Update: Travis County District Attorney Rosemary Lehmberg has been testifying since this morning in what is Day Two of her civil trial.
It’s been slow-going, stop and go with technicalities. Both the prosecution and the defense teams are very experienced attorneys, aware what’s at stake is the job of the highest-ranking prosecutor in Travis County.
Sometimes questions seem to repeat themselves, except for a word or two. The situation became so hard to process that visiting Judge David Peeples asked prosecutors at one point, “Can you come up with something new?” and “Are you going somewhere with this?”
When prosecutors responded they were, Judge Peeples replied “Well, get there.”
The trial is scheduled to last until the end of the week. The decision to remove or to keep Lehmberg on the job will be up to Judge Peeples.
Update (Dec. 10): It’s Day Two in the civil trial of District Attorney Rosemary Lehmberg.
Throughout the trial’s first day, a host of witnesses testified for the prosecution, recounting the events leading to Lehmberg’s booking at the Travis County Jail and what happened while she was in custody.
Witnesses, including the sheriff’s deputy who pulled her over, described Lehmberg driving erratically, being arrested and booked and how she behaved in custody. The stories were not new. Lehmberg’s arrest was widely documented by most media outlets earlier this year.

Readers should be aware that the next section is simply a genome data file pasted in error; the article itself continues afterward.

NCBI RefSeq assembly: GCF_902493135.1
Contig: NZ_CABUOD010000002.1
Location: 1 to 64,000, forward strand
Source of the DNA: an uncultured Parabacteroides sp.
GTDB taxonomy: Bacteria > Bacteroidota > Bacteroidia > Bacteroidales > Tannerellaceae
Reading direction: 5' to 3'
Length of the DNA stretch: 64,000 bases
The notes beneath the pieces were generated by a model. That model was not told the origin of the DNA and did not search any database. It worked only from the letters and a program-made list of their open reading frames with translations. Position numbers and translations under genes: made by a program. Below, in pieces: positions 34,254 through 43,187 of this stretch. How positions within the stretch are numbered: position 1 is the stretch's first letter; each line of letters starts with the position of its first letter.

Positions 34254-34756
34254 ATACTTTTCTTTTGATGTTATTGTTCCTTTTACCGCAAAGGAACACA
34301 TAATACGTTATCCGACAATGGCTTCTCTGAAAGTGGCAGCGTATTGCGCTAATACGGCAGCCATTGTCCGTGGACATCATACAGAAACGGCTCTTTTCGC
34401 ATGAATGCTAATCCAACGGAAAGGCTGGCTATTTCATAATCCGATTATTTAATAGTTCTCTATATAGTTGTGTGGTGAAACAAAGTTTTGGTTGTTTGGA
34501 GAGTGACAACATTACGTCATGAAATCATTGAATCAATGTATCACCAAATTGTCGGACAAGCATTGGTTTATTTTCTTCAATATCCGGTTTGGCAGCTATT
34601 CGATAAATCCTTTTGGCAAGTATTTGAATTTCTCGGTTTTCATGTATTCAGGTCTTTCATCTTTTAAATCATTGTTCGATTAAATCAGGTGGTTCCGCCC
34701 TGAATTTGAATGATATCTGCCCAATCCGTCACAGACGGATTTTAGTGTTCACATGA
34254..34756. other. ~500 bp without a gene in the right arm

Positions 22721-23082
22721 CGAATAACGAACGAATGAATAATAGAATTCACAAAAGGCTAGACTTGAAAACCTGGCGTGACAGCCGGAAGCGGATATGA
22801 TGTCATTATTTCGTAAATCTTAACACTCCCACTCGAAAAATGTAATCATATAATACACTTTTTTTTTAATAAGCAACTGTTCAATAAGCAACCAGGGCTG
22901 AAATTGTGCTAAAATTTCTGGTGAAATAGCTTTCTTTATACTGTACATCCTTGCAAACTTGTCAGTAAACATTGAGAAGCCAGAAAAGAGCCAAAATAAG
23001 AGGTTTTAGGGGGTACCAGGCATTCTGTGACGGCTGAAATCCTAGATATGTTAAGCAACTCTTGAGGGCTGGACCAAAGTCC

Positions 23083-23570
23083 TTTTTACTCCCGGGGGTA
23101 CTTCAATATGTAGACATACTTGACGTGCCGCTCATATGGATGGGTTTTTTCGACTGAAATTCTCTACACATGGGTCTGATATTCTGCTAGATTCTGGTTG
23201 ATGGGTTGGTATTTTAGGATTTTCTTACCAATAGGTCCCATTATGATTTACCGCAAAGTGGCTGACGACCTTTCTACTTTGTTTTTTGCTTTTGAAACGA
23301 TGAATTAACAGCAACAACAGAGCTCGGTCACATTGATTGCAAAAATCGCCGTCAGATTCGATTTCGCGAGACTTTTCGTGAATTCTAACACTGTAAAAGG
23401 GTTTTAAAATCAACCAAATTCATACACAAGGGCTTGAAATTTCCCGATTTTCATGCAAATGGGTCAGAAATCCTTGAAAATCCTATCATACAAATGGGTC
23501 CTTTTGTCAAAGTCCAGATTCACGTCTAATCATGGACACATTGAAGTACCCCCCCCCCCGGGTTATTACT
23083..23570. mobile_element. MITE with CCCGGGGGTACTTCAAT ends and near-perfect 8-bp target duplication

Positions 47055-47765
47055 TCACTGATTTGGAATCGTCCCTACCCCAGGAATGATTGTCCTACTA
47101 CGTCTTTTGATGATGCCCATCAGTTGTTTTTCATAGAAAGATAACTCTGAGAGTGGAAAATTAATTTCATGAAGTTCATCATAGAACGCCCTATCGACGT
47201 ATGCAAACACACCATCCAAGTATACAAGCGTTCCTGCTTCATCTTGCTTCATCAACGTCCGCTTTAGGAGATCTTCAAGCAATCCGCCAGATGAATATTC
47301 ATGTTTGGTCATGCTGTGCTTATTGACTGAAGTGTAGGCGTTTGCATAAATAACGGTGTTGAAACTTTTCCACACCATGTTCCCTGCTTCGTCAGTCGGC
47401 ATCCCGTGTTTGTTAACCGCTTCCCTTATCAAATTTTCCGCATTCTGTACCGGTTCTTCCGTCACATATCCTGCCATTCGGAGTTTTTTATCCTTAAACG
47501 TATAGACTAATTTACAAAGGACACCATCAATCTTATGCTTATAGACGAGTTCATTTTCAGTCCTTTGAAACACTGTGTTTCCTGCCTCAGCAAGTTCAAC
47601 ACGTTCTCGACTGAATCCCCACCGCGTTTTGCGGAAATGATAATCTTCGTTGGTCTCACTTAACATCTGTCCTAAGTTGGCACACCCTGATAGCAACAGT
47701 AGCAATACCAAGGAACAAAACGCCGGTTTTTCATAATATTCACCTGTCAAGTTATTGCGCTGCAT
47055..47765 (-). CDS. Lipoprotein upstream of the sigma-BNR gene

That’s why, after the last witness of the day left the stand, presiding Judge David Peeples spent a few minutes telling prosecutors he didn’t understand how their witnesses’ testimony could prove that Rosemary Lehmberg was a future threat to the public.
“You are basically asking me to make a prediction,” Judge Peeples told prosecutors. To that, they responded their lineup of witnesses is still incomplete and that they would prove their point on Tuesday.
Testifying for the defense via video was Dr. Nia Sipp, the doctor who treated Lehmberg at an Arizona rehab facility after her release from jail earlier this year.
As an experienced prosecutor herself, Lehmberg was able to keep her emotions in check through most of the day. But there was a moment during her doctor’s deeply personal testimony in which Lehmberg’s eyes teared up.
San Antonio-based Judge Peeples will decide – possibly by the end of the week – whether Lehmberg can keep her job as Travis County D.A.
Original story (Dec. 9): Travis County District Attorney Rosemary Lehmberg’s civil trial began this morning.
At issue is not whether Lehmberg was driving under the influence – the D.A. pleaded guilty to that charge and she's subsequently been jailed and released. At issue today is whether Lehmberg's performance as D.A. could be considered a public threat that may hurt the public’s interest. If a visiting judge from San Antonio decides that’s the case, he can remove her from her position.
James Collins is the prosecutor in the case. He said Rosemary Lehmberg’s actions on the night of April 12 should not be taken as a snapshot, but as one frame in a movie. He argued this morning that the entire movie will show Lehmberg’s actions are a public threat.
Meanwhile, defense attorney Dan Richards is looking for inconsistencies in the testimony of the witnesses. His mission is to show that Rosemary Lehmberg is – in his words – “an exemplary public servant.”
The trial could last up to a week. If Judge David Peeples rules the DA should be removed from her job, Texas Governor Rick Perry would need to appoint a replacement within 30 days.